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congress to approve the appropriation for it upfront and then get mexico to pay him back later. and just as we wrap up, back to the whole idea of russian hacking, there is an interesting tweet that some people might find ironic. wikileaks tweeted this out just a couple of minutes ago, "the obama administration/cia is a lady illegally funneling top-secret medications, intel information to nbc for political reasons before the president-elect to the united states even gets to read them." some might think that it's a little ironic for wikileaks to be complaining about leaking, but that is the world we live in. >> jon: that is the world we live in, john roberts at trump tower, thank you. >> jenna: republican lawmakers are getting ready to repeal obamacare, but it's not clear yet how they will replace it. but top g.o.p. leaders say that passing another big comprehensive measure could be tough, and instead they're hoping to push a series of smaller bills to take the place of the affordable care act. house speaker paul ryan setting a rough timeline for the change changes. >> our legislating on obamacare,
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our repealing and replacing and transitioning, the legislation will occur this year. what date all of this gets phased in on is something we do not know because we are waiting for the trump administration. the question there is, how long will it take for markets to put in place and markets to adjust? that question we don't know the answer to come up with a legislating on obamacare will happen this year. >> jenna: joining me now is the senate majority whip, number two, if you will, republican and the senate, happy new year to you, senator. >> thank you, jenna. >> jenna: it might be nice to ease back into work with nothing going on after a long holiday. [laughs] that is a little bit of an understatement. let's talk a little bit about health care, i understand that you just left an informal discussion, discussions are ongoing about this issue, and i'm wondering what you can tell our viewers about where you stand as far as a solution for replacing obamacare. >> a few important points, jenna, one is that obamacare is failing the american people right now today. people are seeing the premiums skyrocket, their deductible so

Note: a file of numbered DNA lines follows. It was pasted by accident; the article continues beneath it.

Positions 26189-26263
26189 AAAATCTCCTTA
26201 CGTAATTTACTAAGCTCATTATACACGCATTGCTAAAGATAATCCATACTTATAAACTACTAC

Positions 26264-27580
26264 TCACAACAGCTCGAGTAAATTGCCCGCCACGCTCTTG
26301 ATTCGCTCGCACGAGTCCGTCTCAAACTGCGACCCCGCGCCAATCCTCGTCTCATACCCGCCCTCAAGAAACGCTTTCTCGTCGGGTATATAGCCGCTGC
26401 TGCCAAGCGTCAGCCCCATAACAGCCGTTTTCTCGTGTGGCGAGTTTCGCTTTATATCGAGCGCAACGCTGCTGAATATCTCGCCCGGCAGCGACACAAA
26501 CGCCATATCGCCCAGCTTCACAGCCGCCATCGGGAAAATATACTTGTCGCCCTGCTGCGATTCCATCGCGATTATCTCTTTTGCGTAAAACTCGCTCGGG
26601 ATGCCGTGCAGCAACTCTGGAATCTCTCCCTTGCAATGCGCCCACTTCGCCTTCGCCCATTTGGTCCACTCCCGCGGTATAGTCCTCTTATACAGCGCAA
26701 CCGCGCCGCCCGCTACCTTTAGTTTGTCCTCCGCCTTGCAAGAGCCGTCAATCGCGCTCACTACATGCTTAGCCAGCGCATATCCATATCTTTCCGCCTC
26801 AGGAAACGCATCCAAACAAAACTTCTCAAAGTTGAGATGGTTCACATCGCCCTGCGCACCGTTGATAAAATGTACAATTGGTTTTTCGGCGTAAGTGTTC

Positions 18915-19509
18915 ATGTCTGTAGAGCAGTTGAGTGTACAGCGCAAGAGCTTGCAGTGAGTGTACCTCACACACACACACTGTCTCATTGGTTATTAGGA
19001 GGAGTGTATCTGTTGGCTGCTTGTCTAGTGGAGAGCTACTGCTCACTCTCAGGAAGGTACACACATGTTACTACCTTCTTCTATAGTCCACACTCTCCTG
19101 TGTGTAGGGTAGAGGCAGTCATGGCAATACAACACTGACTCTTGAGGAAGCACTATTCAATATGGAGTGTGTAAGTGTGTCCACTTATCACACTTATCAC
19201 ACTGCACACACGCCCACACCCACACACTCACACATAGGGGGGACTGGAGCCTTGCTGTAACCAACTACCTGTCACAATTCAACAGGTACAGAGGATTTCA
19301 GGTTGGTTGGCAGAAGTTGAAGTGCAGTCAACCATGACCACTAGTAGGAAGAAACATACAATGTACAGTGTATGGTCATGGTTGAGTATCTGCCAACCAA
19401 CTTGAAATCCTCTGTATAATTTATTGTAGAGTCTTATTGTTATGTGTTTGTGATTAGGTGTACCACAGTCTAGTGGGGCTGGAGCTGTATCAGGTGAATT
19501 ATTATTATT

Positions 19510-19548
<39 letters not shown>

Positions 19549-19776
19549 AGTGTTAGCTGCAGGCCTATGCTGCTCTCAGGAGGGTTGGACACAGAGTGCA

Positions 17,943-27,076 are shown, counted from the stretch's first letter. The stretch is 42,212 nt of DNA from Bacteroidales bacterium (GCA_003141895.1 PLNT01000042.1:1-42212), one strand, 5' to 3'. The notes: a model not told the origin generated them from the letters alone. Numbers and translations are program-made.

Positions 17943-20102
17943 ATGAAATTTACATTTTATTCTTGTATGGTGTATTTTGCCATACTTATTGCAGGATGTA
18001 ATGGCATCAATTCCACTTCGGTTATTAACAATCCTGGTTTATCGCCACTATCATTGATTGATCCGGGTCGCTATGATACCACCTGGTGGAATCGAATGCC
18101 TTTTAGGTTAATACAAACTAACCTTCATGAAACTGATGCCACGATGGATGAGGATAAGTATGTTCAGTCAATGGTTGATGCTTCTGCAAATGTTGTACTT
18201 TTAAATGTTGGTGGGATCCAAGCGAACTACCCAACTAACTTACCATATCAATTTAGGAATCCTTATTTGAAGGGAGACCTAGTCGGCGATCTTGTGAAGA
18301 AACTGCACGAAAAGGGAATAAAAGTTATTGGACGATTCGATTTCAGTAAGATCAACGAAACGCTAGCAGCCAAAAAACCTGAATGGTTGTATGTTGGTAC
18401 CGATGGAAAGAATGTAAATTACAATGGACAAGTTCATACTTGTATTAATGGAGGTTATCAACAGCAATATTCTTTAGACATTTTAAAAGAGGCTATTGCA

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high that they effectively don't have the benefit of the insurance that they are mandated by as a result of federal law. and so we have said the second point is that we believe that obamacare should be repealed and replaced with health care choices that will maximize what you get to choose for yourself and your family at a price you can afford. and when the process of doing that now. i think what is confused that people is the fact that it's been six years in the making to this point, and it's going to take is a little while to make the transition, but the last point i would make is that we're not going to let anybody fall through the cracks. some of the propaganda coming out of our friends across the aisle is somehow once obamacare is repealed that there won't be any insurance. that is not true. there is going to be an orderly, careful, deliberate transition to make sure that nobody gets hurt in the process. >> jenna: why, after six years, do you not have more specific answers about how you are going to do this? >> while there are a lot of ideas that have been in the
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hopper for the last six years, back during the obamacare debate, before democrats decided to do this on purely a partisan vote without any republican support, there have been a lot of very good ideas that would accomplish what i said earlier. which is to maximize the choices that you and your family get to make. >> jenna: can you give us one of them? >> well, for example, by eliminating some of the mandates which make health insurance so expensive. in other words, why should you buy insurance if you are a man for maternity coverage? it makes no sense, but yet in this mandated list of coverage, it basically makes health insurance more expensive. many people would like to be able to manage their health care costs with a catastrophic emergency policy and then have an individual savings account that they would use to pay their periodic doctor visits. so you can't do that now because